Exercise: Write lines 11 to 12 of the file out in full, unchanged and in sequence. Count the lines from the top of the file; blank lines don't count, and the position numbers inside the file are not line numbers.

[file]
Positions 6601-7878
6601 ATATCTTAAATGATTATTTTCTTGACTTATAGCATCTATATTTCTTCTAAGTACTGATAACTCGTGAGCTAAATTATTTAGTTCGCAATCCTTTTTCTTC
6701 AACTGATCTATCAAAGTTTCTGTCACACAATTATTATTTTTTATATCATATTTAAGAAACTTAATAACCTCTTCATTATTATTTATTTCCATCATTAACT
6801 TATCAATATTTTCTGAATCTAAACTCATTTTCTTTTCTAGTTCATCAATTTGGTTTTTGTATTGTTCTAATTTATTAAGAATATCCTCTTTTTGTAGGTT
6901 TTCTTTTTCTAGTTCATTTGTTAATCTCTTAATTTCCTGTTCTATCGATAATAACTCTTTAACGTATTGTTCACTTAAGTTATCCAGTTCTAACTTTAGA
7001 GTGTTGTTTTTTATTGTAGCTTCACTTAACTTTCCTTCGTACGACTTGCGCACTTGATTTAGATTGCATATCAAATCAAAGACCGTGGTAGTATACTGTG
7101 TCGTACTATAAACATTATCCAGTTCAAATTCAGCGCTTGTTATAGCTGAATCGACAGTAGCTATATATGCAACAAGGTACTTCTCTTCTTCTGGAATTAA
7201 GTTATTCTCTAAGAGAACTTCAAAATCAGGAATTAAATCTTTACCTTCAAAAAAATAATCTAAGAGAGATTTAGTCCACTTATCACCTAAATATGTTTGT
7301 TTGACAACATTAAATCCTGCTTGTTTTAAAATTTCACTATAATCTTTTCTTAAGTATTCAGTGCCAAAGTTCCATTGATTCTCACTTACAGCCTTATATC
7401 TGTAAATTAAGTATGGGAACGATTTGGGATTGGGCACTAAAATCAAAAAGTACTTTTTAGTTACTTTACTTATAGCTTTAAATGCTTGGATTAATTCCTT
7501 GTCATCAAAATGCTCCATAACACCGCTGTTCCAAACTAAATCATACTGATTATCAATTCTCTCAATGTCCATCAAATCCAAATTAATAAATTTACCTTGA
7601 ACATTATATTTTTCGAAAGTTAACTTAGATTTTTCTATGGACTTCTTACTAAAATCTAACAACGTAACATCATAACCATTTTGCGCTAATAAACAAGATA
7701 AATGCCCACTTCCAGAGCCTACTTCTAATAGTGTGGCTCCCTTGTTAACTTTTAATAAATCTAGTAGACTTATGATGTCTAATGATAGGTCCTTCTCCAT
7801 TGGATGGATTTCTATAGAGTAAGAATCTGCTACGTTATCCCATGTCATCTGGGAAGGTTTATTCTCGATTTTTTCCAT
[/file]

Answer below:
7501 GTCATCAAAATGCTCCATAACACCGCTGTTCCAAACTAAATCATACTGATTATCAATTCTCTCAATGTCCATCAAATCCAAATTAATAAATTTACCTTGA
7601 ACATTATATTTTTCGAAAGTTAACTTAGATTTTTCTATGGACTTCTTACTAAAATCTAACAACGTAACATCATAACCATTTTGCGCTAATAAACAAGATA